Features 3 minutes 07 July 2022

An Interview with a Michelin Guide Inspector

We delve into the secret world of those whose job it is to decide who gets a MICHELIN Star.

Interview Great Britain & Ireland Michelin Inspector

They are said to have one of the best jobs in the world, but while being a Michelin Inspector certainly has its perks, it’s not all starry-eyed glitz and glamour. There are late nights, long journeys, and weeks spent away from family and friends. But the passion of the Inspectors for what they do far outweighs any challenges thrown at them.

The inspection team were restless over lockdown, watching somewhat helplessly from the side-lines and itching to be back out there supporting the industry — and once they could get back on the road, the landscape had certainly changed.

As we enter 2022, restrictions around socialising and international travel continue to bring challenges; however, the Inspectors are just glad to be back out there and are heartened at the way the industry has pulled together and stepped up to the plate.

We caught up with Emily, who has been a UK inspector for eight years.

What do you love about your job?

The freedom of being out and about and the excitement of discovering new places. It is our responsibility to identify the up-and-coming talent, and watching newer chefs come onto the scene and develop their skills is incredibly rewarding. My job satisfaction is off the scale!

What didn’t you expect when you joined Michelin?

To be travelling to so many different countries. I knew I would be eating in the best restaurants, but I didn’t appreciate the fact that they would be all over the world. Being able to compare restaurants across the globe is crucial for keeping our standards the same internationally. Once things have settled down, we have plans to expand into new countries, so it’s an extremely exciting time to be working for Michelin.

What else excites you about the future?

We were already working towards a more digital future but the lockdowns accelerated the move. Last year, the Great Britain & Ireland Guide  was published online only for the first time and the new iOS and Android apps were also launched.

We also recently started updating the guide live. The distinctions — Stars, Green Stars and Special Awards — will still be presented annually at the MICHELIN Star Revelation event, but newly recommended restaurants will now be added to the listings every month.

Our online community is growing, which allows us to remove some of the mystery — as well as some of the misconceptions — that have historically surrounded the guide. We still have to remain anonymous when dining in restaurants, but we want to give our audience more of an insight into our world and a better understanding of the life of a Michelin Inspector.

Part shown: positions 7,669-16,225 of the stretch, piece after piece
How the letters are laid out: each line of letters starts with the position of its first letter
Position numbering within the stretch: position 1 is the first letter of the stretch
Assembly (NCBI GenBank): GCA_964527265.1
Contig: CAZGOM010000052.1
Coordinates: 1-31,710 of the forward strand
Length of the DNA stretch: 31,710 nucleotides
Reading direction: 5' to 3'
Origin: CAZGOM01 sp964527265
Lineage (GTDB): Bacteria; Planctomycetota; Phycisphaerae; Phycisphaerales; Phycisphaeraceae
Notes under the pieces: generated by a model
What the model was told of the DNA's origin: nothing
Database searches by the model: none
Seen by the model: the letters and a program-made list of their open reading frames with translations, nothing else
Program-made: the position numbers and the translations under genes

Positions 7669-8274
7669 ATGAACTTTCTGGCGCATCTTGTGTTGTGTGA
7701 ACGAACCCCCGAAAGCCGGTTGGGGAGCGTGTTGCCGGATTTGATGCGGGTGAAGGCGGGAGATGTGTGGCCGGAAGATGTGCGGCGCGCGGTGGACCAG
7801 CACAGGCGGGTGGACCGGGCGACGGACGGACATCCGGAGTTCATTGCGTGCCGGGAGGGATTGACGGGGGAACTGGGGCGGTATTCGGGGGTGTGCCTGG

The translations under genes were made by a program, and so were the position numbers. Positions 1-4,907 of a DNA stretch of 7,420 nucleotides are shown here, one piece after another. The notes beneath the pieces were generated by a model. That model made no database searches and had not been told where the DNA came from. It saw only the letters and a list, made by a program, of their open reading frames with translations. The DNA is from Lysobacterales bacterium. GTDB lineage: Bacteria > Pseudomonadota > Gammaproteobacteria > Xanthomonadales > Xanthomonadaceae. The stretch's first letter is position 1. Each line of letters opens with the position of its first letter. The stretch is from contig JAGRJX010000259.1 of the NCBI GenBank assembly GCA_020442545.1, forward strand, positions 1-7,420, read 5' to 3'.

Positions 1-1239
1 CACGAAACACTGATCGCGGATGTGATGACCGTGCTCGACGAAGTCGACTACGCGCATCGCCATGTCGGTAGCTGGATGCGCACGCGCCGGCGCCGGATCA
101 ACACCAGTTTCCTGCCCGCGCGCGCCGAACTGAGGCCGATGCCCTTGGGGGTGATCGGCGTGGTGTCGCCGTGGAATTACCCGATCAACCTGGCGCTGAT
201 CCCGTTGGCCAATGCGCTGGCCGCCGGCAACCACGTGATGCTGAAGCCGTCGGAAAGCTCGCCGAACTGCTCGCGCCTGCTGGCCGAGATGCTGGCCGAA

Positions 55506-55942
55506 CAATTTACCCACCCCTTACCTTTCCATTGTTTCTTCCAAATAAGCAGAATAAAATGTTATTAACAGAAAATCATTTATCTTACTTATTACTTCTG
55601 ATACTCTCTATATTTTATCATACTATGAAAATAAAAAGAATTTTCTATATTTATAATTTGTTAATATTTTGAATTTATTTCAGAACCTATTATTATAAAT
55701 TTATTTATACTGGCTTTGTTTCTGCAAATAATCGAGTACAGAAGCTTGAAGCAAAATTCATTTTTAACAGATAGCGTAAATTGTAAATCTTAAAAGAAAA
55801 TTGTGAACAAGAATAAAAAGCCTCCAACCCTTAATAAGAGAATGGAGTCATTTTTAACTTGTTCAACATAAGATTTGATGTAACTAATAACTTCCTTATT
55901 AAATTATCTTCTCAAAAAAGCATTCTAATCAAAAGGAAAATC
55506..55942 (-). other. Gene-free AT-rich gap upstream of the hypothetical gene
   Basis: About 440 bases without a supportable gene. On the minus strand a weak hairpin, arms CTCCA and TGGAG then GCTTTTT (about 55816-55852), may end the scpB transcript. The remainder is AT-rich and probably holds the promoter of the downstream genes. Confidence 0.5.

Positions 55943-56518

Tell us about your fellow inspectors.

They are deeply passionate about what they do and put the same level of care into every visit they make, be it a neighbourhood bistro or a world-renowned restaurant. We live and breathe restaurants, so our meetings are always animated and tremendously detailed. We have a unique connection — almost like a kitchen team!

What’s it like being a woman in a male-dominated industry?

When I first started the job, I would often walk into a restaurant with a male colleague and be addressed as Mrs. — and I didn’t get given the wine list or the bill as often as my male counterparts — but happily that happens much less now.

The hospitality industry in general is still male-dominated, but it’s slowly moving in the right direction. Last year we awarded Three Michelin Stars to two restaurants — both of which are led by female chefs (Clare Smyth and Hélène Darroze). They are great role models for youngsters thinking about entering the industry.

Clare Smyth and Hélène Darroze
Clare Smyth and Hélène Darroze

Where do you stay when you’re travelling?

I have been lucky enough to stay in some of the best hotels in the world — and I never take it for granted. One month I stayed at The LINE Hotel Los Angeles and, a few weeks later, Castel Fragsburg in Italy. I find the variety amazing. Now that Tablet Hotels are part of the Michelin family, there will be many more opportunities to stay in wonderful places.

Can you remember your first trips with Michelin?

Of course! Every trip is unique, from where you go to who you meet. The first time, I went to Ireland. There is a vibrancy in the air in Dublin — it feels so alive — and Irish B&Bs are among the best in the world; their hospitality is second to none. I also went to Scotland during my training. I will never tire of the stunning landscapes it has to offer — and the quality of their ingredients is simply superb.

What are you particularly proud of?

The diversity of the dining scene in the UK and Ireland and how this is reflected in the Guide. We have so many different cuisines represented, across all price levels, from modest neighbourhood bistros to world-renowned restaurants with MICHELIN Stars. Our restaurants are always on our international colleagues’ wish lists!

What three things stand out most during your time at Michelin?

There are so many I could mention! But if I have to pick three I would say:
- Witnessing the transition of rundown British boozers into smart dining pubs after being taken over by some of the country’s best chefs.
- Watching the evolution of the culinary scene in the Nordic Countries — they have some extraordinarily talented chefs there.
- Being a part of so many life-changing decisions when awarding new Stars.

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